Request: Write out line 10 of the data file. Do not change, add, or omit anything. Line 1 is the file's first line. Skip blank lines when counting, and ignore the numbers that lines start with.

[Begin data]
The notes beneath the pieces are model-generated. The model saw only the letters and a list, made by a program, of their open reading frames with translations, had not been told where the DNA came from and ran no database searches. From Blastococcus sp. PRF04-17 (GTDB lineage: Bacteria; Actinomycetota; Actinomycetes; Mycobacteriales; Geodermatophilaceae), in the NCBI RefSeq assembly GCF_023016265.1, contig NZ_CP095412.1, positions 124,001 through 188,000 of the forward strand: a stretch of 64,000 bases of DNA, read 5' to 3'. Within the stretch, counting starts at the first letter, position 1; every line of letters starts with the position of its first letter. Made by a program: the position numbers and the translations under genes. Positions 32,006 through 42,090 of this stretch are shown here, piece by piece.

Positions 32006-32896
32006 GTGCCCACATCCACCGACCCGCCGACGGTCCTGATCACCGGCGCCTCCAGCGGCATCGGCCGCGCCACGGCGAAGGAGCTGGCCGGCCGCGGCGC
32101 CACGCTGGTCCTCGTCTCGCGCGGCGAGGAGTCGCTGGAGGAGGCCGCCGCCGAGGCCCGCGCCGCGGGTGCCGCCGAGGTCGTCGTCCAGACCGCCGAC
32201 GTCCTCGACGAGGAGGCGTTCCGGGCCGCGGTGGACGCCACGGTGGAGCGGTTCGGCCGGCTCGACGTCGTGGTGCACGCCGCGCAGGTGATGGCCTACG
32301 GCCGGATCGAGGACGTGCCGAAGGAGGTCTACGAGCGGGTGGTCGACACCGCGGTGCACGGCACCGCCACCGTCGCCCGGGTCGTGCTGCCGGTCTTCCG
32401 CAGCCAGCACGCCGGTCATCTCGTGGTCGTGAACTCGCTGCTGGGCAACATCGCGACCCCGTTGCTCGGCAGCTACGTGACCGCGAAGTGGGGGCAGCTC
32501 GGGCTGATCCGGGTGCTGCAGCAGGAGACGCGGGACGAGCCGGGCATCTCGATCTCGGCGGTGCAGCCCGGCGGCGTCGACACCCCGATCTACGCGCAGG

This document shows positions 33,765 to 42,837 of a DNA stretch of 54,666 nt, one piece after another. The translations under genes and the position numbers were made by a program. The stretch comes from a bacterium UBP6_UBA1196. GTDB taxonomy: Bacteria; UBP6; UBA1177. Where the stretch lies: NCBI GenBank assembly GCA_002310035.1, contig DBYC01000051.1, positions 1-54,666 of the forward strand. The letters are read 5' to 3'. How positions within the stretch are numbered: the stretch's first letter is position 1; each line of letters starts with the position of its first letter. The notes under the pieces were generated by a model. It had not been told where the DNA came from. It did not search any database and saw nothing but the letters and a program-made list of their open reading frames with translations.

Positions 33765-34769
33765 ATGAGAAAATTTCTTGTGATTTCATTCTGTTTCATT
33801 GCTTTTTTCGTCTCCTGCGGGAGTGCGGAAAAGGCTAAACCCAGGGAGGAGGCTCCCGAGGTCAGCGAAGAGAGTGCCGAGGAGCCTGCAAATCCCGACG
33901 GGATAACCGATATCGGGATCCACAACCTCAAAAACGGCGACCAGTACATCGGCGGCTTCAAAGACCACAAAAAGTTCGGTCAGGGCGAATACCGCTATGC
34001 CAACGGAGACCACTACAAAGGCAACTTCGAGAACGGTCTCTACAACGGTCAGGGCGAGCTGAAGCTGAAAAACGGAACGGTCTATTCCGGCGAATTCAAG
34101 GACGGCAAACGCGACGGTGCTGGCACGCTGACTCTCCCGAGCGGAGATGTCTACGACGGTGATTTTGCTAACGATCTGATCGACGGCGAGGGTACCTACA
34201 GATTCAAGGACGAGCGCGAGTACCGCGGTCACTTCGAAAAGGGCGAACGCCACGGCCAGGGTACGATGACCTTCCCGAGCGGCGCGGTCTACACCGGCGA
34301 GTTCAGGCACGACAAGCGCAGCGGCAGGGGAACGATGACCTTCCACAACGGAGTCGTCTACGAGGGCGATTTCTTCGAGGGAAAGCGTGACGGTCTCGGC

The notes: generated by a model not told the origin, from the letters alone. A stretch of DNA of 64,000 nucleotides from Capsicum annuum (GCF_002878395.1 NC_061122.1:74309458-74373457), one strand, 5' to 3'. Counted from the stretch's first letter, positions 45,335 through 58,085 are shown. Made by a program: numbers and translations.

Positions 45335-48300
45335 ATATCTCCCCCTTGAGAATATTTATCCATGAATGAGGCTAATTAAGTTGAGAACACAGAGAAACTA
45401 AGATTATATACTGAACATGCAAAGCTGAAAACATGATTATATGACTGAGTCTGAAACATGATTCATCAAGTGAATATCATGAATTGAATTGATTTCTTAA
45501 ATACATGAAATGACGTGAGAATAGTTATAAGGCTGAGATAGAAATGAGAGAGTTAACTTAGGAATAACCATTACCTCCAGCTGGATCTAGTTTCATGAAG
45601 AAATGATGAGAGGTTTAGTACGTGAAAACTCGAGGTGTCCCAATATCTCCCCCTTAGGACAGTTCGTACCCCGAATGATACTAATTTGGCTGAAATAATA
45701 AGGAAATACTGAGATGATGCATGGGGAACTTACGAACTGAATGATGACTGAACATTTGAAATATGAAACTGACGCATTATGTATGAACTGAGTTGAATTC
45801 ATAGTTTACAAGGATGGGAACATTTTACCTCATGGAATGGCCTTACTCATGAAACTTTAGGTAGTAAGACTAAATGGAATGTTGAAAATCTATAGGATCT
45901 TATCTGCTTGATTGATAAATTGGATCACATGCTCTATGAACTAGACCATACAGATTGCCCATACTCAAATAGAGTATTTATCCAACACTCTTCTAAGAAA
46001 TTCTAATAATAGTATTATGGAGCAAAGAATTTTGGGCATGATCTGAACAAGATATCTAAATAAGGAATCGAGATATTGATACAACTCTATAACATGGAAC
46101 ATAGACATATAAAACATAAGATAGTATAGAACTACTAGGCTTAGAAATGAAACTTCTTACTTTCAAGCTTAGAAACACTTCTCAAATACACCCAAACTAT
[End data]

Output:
Positions 33765-34769